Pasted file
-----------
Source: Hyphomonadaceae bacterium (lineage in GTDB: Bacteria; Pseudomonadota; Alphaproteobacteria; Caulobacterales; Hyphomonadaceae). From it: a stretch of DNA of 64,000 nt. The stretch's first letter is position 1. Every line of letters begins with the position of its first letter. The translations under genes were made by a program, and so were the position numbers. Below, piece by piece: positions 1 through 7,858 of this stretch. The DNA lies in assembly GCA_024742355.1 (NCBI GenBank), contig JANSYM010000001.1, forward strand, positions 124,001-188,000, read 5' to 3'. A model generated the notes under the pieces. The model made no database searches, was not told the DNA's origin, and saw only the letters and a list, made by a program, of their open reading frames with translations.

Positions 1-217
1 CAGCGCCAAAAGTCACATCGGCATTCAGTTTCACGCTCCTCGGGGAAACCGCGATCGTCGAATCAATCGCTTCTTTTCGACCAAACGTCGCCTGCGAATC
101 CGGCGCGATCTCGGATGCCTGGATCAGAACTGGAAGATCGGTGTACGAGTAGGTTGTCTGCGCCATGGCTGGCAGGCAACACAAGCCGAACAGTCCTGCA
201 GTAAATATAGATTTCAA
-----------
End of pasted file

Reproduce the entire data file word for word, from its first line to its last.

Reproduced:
Source: Hyphomonadaceae bacterium (lineage in GTDB: Bacteria; Pseudomonadota; Alphaproteobacteria; Caulobacterales; Hyphomonadaceae). From it: a stretch of DNA of 64,000 nt. The stretch's first letter is position 1. Every line of letters begins with the position of its first letter. The translations under genes were made by a program, and so were the position numbers. Below, piece by piece: positions 1 through 7,858 of this stretch. The DNA lies in assembly GCA_024742355.1 (NCBI GenBank), contig JANSYM010000001.1, forward strand, positions 124,001-188,000, read 5' to 3'. A model generated the notes under the pieces. The model made no database searches, was not told the DNA's origin, and saw only the letters and a list, made by a program, of their open reading frames with translations.

Positions 1-217
1 CAGCGCCAAAAGTCACATCGGCATTCAGTTTCACGCTCCTCGGGGAAACCGCGATCGTCGAATCAATCGCTTCTTTTCGACCAAACGTCGCCTGCGAATC
101 CGGCGCGATCTCGGATGCCTGGATCAGAACTGGAAGATCGGTGTACGAGTAGGTTGTCTGCGCCATGGCTGGCAGGCAACACAAGCCGAACAGTCCTGCA
201 GTAAATATAGATTTCAA